My intentions were to spend a part of Saturday to start this book, perhaps reading the first few chapters, just to get the ball rolling.
By Saturday evening, I was putting the book down, done pouring through the thirteen stories a dead teenager leaves behind in order to explain the reason she committed suicide.
Thirteen Reasons Why is a tremendously addictive Young Adult novel, written by Jay Asher.
The premise is that a girl kills herself, and leaves behind a set of tapes, explaining all of the reasons that she decided to end her life. When the first person is done with the tapes, they are expected to send them along to the next person on the list, so that they can all hear about the part that they played in her life, and her death.
In a way, it is the ultimate revenge for someone who has taken their own life. In another, it is a commentary on how the way we behave, and treat others, can have such a profound effect on the lives of those around us.
The central character of the novel is Clay, a good guy, who receives the tapes on his doorstep one day. He is horrified and haunted by what Hannah has done, considering that he always has a crush on her. Asher creates a great suspense story here, as we, like Clay, are left wondering and dreadfully anticipating his portion of her story: what he did wrong that contributed to the demise of Hannah.
The stories told by Hannah are chilling. Her voice on the recorder, leaving nothing unturned. She exposes the people at her school for being the bad people that they are, and there are thirteen people on the list that are going to hear these stories, as they pass along the tapes. She talks about good people who aren’t actually that good, and bad people who are actually worse than they appear. She goes after everyone, as she takes us through her downward spiral towards her fateful decision to take her own life. It can be painful at times, and one can only imagine what the people hearing the tapes were going through, hearing about their issues in that manner.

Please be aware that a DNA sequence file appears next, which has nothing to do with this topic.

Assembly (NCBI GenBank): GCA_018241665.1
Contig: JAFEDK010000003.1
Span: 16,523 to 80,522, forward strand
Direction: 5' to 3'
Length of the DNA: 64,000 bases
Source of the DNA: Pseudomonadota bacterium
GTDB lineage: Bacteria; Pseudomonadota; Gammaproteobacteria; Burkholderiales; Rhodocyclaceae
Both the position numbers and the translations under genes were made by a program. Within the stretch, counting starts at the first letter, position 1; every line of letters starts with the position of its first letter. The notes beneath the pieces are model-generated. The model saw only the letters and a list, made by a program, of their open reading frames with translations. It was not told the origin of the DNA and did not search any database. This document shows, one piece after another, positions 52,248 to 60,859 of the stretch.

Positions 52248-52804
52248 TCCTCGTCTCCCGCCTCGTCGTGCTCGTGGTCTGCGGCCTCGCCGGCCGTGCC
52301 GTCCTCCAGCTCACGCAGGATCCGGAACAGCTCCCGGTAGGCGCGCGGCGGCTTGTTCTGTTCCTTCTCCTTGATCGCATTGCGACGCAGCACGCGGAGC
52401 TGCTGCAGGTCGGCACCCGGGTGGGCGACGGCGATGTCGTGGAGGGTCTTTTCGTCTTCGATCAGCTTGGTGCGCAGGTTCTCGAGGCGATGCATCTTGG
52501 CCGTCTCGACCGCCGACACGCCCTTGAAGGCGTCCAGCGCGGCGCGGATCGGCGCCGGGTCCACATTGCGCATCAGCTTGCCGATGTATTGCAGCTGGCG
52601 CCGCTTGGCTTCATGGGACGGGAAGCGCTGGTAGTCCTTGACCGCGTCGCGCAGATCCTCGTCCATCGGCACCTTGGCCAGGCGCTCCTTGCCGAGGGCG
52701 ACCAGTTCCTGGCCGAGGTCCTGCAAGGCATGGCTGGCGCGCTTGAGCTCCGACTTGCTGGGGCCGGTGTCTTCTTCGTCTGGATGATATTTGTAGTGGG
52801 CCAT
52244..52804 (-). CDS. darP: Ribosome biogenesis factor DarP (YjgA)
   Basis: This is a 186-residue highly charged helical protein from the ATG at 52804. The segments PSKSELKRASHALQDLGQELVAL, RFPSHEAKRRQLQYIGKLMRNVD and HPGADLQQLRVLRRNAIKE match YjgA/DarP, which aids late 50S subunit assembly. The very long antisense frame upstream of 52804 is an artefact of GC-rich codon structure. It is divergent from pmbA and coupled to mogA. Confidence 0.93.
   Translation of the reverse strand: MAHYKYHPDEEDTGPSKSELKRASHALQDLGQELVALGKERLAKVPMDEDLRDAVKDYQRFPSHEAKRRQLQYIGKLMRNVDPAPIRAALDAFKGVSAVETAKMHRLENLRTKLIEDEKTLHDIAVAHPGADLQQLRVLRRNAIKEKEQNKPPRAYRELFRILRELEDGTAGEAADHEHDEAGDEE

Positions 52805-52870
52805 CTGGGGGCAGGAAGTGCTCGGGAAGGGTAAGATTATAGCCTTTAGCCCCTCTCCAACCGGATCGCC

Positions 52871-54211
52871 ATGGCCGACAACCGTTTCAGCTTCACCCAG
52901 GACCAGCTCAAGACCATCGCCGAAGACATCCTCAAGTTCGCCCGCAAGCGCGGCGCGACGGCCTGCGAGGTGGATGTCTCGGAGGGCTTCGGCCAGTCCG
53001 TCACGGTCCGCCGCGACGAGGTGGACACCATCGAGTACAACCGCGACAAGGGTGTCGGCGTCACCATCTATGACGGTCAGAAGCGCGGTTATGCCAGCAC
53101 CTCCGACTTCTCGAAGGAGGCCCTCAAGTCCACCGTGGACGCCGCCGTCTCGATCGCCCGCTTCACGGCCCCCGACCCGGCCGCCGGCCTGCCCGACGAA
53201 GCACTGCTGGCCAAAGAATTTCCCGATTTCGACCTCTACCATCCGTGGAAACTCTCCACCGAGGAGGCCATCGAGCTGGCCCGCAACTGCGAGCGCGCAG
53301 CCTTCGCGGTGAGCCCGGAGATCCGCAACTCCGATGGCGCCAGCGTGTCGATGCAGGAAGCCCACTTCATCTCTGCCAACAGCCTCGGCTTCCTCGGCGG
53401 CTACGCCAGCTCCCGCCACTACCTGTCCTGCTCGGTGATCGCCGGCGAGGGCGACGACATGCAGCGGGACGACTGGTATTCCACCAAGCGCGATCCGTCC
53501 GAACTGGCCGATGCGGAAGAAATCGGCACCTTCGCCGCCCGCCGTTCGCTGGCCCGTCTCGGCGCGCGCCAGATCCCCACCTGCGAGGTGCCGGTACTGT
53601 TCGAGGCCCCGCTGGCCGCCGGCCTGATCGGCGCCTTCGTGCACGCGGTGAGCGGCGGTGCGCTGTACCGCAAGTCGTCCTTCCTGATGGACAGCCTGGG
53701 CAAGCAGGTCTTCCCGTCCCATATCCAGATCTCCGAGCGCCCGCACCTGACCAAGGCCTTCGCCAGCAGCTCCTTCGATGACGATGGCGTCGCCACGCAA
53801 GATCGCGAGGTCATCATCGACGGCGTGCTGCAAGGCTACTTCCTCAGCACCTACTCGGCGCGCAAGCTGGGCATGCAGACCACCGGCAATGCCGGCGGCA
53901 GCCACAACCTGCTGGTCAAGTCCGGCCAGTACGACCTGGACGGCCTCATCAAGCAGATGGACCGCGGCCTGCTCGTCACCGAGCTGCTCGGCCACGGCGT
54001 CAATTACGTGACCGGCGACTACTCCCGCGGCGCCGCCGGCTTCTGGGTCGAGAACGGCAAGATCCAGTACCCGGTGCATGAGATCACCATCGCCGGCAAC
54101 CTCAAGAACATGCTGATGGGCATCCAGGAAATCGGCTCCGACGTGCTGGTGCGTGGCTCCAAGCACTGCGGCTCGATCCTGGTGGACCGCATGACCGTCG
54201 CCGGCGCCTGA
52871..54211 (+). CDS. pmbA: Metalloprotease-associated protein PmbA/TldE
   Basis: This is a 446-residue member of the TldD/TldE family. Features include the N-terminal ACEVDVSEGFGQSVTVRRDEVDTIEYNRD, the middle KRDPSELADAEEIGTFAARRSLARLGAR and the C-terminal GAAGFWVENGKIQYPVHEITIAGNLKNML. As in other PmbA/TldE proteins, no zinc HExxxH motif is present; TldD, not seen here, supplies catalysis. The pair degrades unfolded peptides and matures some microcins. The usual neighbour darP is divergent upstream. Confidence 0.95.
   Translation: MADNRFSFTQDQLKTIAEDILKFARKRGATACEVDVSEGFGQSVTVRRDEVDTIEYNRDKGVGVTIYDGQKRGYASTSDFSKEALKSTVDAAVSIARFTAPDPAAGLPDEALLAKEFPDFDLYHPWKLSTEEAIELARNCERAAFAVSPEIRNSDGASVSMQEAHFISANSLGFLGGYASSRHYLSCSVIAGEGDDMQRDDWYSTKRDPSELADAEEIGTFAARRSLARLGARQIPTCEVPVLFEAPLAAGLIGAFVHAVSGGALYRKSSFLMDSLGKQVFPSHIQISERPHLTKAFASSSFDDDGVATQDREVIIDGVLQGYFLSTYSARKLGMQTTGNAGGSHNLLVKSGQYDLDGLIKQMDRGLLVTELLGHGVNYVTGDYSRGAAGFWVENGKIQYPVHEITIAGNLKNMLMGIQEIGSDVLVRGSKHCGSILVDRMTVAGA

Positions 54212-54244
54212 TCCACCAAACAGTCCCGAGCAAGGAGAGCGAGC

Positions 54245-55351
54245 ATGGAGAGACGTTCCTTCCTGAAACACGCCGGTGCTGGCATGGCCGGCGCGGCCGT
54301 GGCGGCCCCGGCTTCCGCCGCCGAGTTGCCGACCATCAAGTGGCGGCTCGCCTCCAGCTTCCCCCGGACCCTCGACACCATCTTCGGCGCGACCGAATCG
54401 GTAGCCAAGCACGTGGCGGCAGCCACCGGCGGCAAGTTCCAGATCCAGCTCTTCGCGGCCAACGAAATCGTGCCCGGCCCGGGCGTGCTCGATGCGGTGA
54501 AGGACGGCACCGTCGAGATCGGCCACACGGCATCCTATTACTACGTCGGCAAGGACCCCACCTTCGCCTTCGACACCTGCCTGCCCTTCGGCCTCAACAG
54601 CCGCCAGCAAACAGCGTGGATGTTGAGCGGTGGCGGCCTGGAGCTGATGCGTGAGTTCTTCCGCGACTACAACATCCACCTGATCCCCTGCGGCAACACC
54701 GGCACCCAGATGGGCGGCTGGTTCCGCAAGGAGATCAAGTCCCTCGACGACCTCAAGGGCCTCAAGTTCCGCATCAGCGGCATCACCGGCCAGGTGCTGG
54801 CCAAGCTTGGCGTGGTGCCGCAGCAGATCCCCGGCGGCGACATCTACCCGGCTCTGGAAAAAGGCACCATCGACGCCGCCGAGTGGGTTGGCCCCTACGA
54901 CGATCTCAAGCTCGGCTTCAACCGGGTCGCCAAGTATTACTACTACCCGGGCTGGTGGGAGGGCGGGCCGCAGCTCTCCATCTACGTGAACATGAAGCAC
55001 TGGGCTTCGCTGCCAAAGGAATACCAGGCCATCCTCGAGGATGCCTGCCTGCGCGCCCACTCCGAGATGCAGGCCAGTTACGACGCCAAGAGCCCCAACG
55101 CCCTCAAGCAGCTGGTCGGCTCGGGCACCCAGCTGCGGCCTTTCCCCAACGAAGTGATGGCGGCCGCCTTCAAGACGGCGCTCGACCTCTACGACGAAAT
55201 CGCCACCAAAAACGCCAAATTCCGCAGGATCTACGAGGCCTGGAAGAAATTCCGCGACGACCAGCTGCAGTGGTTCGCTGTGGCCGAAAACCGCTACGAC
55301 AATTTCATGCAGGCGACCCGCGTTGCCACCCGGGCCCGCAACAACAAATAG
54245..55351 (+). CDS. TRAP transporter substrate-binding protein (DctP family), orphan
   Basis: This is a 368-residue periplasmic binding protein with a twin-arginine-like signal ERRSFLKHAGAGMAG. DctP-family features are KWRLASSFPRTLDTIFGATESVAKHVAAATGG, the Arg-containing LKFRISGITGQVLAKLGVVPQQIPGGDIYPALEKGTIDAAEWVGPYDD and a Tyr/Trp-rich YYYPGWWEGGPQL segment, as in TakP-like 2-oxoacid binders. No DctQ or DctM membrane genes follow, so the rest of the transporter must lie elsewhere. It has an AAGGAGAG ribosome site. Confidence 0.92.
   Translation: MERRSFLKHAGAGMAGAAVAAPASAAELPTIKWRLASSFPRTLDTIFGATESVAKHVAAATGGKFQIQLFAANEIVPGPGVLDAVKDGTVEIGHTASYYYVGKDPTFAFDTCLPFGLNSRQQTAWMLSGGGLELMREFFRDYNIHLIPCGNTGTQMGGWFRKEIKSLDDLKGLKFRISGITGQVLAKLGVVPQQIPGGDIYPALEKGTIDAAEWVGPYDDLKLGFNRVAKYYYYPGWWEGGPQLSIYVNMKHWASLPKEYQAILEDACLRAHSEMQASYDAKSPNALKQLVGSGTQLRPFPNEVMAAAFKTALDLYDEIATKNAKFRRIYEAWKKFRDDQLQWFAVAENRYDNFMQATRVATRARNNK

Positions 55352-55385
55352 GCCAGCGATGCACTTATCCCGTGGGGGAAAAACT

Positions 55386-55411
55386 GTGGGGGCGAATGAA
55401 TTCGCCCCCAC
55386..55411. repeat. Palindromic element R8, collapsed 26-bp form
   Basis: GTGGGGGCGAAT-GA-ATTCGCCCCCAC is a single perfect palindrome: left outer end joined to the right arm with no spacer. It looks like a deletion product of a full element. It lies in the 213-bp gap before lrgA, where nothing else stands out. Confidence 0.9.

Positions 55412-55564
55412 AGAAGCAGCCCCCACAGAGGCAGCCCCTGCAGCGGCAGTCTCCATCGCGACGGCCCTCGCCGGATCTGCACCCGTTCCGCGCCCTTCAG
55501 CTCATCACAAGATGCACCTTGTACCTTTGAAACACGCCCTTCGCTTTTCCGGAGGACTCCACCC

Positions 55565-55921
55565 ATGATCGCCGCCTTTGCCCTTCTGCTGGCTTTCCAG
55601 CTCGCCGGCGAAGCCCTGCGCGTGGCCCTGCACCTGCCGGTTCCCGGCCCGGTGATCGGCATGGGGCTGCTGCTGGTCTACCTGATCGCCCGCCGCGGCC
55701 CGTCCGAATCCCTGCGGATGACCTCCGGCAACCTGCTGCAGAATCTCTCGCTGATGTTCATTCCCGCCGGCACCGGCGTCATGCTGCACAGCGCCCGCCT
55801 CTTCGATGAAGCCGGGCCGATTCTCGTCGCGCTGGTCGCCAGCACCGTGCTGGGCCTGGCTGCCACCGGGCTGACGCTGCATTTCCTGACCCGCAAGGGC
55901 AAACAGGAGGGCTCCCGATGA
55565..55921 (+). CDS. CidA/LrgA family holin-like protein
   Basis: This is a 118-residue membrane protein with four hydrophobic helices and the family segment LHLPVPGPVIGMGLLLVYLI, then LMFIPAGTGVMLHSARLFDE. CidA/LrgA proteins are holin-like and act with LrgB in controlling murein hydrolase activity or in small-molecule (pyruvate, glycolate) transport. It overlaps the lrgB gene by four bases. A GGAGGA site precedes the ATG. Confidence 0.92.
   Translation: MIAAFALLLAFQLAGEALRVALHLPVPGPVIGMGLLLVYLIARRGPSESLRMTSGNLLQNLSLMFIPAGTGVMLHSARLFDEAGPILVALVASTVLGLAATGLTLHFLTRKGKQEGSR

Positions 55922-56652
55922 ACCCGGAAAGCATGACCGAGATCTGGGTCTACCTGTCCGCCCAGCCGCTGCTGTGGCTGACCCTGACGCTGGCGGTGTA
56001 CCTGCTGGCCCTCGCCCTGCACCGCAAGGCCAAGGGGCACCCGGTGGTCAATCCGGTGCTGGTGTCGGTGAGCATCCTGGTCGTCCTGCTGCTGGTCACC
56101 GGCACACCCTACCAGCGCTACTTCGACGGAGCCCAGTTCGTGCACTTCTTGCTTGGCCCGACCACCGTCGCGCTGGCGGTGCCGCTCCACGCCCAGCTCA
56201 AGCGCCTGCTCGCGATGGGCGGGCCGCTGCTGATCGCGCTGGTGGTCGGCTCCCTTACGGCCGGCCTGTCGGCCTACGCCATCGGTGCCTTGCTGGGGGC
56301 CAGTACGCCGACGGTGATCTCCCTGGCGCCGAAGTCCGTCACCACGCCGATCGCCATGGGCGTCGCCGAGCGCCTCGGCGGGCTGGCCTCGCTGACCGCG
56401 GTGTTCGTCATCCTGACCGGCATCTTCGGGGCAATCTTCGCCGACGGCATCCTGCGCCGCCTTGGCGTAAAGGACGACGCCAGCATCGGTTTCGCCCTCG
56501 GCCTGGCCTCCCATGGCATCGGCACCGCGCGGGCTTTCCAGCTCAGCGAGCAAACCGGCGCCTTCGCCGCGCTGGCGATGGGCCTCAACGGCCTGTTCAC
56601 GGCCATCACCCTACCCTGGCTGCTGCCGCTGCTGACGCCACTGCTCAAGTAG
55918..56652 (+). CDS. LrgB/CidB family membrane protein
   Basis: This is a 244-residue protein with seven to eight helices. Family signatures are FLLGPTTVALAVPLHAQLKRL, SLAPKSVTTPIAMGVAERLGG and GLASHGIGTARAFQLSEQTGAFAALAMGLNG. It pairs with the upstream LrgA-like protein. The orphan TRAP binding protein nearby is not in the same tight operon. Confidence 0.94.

What Hannah does to the people she has left behind is cruel punishment for them, essentially blaming them for her being dead. But on the other side, shouldn’t people be aware of how their actions affect others? Or is this something that she has done in order to ruin the lives of others, as they have ruined hers? Is it fighting fire with fire? These are the types of questions that can be discussed at the completion of the novel.
Everything culminates with Hannah making one last attempt to be saved, unfairly going to a teacher, and expecting more than she gets in return, therefore adding him to the list. It is disturbing, and in my opinion, places the blame on someone other than herself for doing what she did.
This novel is truly addictive, and is a very strong read. There is suspense throughout, and it is pretty well written. At times, the dual narrative between Hannah’s tapes and Clay’s thoughts while listening to the tapes can be confusing, or too quick, but once the novel settles in, the reader will get used to it.
There are a lot of unanswered questions with this novel, and endless possible debates about the ethics of what Hannah had done. At the end of the day, however, Asher has created a great, page-turning novel about a very touchy and damaging subject: teen suicide.
In the YA genre, Thirteen Reasons Why is a very good book. In my opinion, it is better than similar books, like Speak, but not quite as strong as something like The Tragedy Paper (despite a very similar story) or Looking for Alaska. If anything, you will be getting a highly entertaining (I know that is the wrong word based on the subject matter) read, that will absolutely fly by. You will be craving to know the rest of Hannah’s story, as does Clay, in the novel.
*Doing a little research on the interwebs, I see that Thirteen Reasons Why is currently being made in to a film, starring Selena Gomez. Not surprising. It could be a very gritty film, if the producers are willing to do it that way. It could end up as serious cheese, as well.